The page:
The Internal Revenue Service won another tax shelter case, this one involving a sale-in/lease-out transaction.
In the case, AWG Leasing Trust v. United States, two large national banks - Key Bank and PNC Bank -disputed adjustments that the IRS made to partnership returns for the 1999-2003 tax years. In those adjustments, the IRS found that the banks' partnership mischaracterized a 1999 transaction as a $423 million purchase of a German waste-to-energy facility. The IRS said the transaction was a thinly veiled tax dodge. The IRS claimed that AWG owed approximately $88 million in taxes for the 1999-2003 tax years and would owe much more in subsequent years.
The banks said they paid $423 million on Dec. 7, 1999, to buy a waste-to-energy facility in Wuppertal, Germany, and should be allowed to depreciate the facility. They argued that their contemporaneous lease of the facility back to the original owner under a very long-term triple-net lease and their grant of an option to repurchase the facility did not defeat their claim of ownership rights to the facility.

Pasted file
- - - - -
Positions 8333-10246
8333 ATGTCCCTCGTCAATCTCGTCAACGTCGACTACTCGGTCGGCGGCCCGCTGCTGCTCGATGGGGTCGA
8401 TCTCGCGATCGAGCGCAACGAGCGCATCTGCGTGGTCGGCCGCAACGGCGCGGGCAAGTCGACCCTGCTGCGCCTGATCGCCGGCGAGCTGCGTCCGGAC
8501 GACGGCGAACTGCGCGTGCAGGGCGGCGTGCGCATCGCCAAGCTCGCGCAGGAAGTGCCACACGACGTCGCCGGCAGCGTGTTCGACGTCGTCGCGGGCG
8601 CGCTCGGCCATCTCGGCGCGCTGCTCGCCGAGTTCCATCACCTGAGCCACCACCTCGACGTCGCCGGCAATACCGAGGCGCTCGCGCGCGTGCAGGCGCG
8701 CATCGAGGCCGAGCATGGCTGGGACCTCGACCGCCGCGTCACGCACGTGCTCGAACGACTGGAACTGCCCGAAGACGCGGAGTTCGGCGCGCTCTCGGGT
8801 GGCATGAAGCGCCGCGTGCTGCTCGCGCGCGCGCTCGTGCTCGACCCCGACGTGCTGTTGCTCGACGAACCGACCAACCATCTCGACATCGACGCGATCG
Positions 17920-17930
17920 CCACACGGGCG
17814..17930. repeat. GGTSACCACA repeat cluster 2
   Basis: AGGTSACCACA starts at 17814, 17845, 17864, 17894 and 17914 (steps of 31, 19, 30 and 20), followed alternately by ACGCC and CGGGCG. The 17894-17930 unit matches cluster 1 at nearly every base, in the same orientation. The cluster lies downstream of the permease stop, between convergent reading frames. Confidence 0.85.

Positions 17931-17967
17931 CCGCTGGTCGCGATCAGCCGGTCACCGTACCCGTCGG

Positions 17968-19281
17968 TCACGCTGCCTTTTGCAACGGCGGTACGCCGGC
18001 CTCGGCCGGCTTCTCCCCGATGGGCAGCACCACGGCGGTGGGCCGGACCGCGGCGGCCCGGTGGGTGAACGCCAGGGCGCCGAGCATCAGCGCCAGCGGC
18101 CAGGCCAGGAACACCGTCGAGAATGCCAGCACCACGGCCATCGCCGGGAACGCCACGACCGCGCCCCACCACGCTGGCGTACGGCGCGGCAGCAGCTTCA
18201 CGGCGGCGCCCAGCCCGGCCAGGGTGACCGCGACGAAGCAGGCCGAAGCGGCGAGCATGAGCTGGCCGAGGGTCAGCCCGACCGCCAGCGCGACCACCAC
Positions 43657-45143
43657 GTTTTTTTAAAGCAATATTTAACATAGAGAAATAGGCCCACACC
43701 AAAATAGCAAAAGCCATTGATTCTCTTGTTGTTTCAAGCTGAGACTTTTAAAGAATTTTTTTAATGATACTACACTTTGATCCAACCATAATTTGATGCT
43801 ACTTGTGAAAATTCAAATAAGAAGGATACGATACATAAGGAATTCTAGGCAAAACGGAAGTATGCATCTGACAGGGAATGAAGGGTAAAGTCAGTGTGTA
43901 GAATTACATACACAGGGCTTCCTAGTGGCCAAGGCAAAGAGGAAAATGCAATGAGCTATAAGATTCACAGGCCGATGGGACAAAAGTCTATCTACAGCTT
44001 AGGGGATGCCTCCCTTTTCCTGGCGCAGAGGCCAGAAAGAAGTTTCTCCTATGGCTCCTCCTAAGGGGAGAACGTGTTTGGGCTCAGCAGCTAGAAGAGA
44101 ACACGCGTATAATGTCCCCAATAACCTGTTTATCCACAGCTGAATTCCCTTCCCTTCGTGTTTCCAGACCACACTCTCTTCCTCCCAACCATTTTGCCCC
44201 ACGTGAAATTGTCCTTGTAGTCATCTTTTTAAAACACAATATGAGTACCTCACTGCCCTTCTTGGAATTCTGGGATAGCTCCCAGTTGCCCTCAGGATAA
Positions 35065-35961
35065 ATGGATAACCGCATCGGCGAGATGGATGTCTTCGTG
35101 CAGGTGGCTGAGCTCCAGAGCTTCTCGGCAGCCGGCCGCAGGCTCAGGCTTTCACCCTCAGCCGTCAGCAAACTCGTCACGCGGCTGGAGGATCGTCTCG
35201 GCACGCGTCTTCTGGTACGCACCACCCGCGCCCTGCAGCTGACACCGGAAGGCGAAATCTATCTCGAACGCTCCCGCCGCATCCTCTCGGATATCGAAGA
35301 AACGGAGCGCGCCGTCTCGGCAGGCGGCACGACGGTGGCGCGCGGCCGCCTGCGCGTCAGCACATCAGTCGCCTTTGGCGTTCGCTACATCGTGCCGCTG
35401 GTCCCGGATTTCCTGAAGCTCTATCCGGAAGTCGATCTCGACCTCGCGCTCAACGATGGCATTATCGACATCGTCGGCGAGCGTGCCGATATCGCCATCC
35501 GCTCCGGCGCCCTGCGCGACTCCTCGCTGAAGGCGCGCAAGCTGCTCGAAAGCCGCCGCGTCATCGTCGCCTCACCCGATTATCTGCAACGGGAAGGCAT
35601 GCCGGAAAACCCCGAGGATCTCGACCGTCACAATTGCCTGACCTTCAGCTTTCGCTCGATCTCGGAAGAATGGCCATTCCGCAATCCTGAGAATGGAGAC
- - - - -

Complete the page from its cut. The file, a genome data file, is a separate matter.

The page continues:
The banks also said they should be allowed to deduct interest on the $368 million long-term non-recourse loans that they obtained from two German banks to finance the transaction. However, the loan proceeds went to escrow-type accounts that the German entity could not access and were committed to paying the German company's lease payments and providing sufficient funding to complete the option exercise.
In deciding the case, U.S. District Judge James S. Gwin sustained the IRS's determination that the asserted tax benefits were improper and denied the claimed deductions. The court also upheld the IRS's imposition of accuracy-related penalties at the partnership level for substantial understatement of tax liability.
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